The antinociceptive effect of a long-acting nalbuphine preparation in rabbits

Shung Tai Ho, Jhi Joung Wang, Oliver Yoa Pu Hu, Jann Inn Tzeng, Kuo Sheng Liu, Tu Wen Chen

Research output: Contribution to journalArticle

5 Citations (Scopus)

Abstract

Background: An analgesic with a long-lasting effect is particularly desirable to patients suffering from long-standing pain. The aim of this study was to evaluate the antinociceptive effect and duration of action of an oily dosage form of nalbuphine base and to see whether its effect could last longer compared with nalbuphine HCl. Methods: Male New Zealand White rabbits (n = 6 in each group) were used. Two studies were carried out. In study 1, we evaluated the antinociceptive effect of intramuscular nalbuphine HC1 (in saline) with dosages of 25, 50, and 100 μmol/kg. In study 2, we evaluated the antinociceptive effects of intramuscular nalbuphine base (in sesame oil) with dosages of 100, 200, and 400 μmol/kg. In these studies, the vehicles (saline or sesame oil) were used as controls. A paw pressure test was used to detect the antinociceptive effect of the testing drugs. Results: We found that nalbuphine HCl 25, 50 and 100 μmol/kg produced a dose-related antinociceptive effect with durations of action of 1, 1, and 1.3 h, respectively. Nalbuphine base 100, 200 and 400 μmol/kg also produced a dose-related antinociceptive effect but with longer durations of action of 8, 24, and 48 h, respectively. On an equimolar basis (100 μmol/kg), nalbuphine base produced a 6-fold increase in the duration of action than did nalbuphine HCl. Conclusions: We conclude that intramuscular nalbuphine base produced a relatively longer duration of action than did intramuscular nalbuphine HCl.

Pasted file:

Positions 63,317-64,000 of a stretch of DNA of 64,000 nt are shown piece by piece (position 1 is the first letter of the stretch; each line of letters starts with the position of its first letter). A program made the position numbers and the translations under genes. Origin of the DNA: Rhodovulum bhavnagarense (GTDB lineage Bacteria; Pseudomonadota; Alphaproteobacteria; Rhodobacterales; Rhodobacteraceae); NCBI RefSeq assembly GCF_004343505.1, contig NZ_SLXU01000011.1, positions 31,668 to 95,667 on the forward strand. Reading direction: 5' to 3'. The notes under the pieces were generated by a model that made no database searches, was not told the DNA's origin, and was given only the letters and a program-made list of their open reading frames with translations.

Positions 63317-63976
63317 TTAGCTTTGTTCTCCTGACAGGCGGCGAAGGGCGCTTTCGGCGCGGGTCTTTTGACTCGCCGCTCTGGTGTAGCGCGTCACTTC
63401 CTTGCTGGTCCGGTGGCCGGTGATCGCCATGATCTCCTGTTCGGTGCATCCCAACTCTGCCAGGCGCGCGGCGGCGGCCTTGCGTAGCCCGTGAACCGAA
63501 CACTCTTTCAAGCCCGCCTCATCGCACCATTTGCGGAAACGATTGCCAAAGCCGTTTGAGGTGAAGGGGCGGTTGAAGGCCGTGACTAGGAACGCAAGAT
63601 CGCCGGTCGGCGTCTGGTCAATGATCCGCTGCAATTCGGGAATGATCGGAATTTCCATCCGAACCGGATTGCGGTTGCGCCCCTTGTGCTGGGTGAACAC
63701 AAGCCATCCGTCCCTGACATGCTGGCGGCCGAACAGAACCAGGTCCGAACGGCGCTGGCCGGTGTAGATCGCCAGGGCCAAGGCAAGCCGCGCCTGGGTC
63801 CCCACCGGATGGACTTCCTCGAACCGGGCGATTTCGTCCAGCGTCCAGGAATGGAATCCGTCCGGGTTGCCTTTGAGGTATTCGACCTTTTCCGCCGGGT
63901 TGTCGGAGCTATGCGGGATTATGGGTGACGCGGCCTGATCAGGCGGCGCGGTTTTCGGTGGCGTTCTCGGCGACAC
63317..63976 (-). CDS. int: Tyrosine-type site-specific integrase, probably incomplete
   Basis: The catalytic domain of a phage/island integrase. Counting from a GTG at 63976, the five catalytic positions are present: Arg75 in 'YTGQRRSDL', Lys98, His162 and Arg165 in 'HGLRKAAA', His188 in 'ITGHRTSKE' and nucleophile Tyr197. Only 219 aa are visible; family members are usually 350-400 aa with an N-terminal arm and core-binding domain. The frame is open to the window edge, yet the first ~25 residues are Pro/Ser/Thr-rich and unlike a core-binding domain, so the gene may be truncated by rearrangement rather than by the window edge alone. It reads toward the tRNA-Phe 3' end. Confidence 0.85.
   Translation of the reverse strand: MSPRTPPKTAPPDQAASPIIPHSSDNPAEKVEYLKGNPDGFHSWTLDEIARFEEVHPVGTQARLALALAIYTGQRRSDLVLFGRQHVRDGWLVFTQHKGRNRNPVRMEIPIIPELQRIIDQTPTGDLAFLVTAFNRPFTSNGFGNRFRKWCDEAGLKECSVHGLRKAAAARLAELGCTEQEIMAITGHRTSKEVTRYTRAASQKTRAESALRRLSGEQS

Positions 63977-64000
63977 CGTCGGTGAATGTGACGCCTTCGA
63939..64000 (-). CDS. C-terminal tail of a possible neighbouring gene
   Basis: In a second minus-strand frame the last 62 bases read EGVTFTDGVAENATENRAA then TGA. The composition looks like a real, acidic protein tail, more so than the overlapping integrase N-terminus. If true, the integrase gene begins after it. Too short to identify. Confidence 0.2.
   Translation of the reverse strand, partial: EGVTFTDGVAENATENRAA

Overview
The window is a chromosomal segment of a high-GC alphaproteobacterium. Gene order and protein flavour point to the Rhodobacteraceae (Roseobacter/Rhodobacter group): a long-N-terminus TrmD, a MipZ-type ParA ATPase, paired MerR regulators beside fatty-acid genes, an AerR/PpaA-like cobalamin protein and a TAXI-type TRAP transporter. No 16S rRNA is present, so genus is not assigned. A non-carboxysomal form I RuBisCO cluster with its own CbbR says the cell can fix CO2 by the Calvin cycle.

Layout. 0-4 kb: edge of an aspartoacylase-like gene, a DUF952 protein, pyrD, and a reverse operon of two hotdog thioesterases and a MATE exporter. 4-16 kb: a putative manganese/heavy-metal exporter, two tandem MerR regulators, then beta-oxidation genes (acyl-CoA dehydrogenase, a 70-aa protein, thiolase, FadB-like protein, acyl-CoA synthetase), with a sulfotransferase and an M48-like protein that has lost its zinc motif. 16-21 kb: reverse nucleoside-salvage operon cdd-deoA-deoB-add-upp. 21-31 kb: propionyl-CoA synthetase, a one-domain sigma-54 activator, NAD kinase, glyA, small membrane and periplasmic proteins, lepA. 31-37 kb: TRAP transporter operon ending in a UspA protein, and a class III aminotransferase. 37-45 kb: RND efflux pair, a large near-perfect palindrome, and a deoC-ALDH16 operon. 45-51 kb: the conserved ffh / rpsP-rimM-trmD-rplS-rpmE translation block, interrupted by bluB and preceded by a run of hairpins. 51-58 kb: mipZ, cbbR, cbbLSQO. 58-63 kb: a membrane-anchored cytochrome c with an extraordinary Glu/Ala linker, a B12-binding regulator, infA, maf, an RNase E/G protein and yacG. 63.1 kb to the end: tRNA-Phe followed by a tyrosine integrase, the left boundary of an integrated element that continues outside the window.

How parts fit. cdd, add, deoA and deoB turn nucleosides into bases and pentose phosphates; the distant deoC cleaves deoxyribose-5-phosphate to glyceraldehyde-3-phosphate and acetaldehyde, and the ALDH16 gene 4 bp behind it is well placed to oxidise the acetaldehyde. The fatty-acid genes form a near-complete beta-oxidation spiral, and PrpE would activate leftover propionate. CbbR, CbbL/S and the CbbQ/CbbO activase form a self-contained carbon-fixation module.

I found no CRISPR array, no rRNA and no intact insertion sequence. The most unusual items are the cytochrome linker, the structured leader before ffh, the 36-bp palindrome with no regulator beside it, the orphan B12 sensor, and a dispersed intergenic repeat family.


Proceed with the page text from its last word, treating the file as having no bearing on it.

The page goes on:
Original languageEnglish
Pages (from-to)99-103
Number of pages5
JournalActa Anaesthesiologica Sinica
Volume41
Issue number3
Publication statusPublished - Sep 1 2003
Externally publishedYes

Fingerprint

Nalbuphine
Rabbits
Sesame Oil
Dosage Forms
Analgesics

Keywords

  • Analgesics
  • Long-acting preparations
  • Nalbuphine

ASJC Scopus subject areas

  • Anesthesiology and Pain Medicine

Cite this

Ho, S. T., Wang, J. J., Hu, O. Y. P., Tzeng, J. I., Liu, K. S., & Chen, T. W. (2003). The antinociceptive effect of a long-acting nalbuphine preparation in rabbits. Acta Anaesthesiologica Sinica, 41(3), 99-103.

The antinociceptive effect of a long-acting nalbuphine preparation in rabbits. / Ho, Shung Tai; Wang, Jhi Joung; Hu, Oliver Yoa Pu; Tzeng, Jann Inn; Liu, Kuo Sheng; Chen, Tu Wen.

In: Acta Anaesthesiologica Sinica, Vol. 41, No. 3, 01.09.2003, p. 99-103.

Research output: Contribution to journalArticle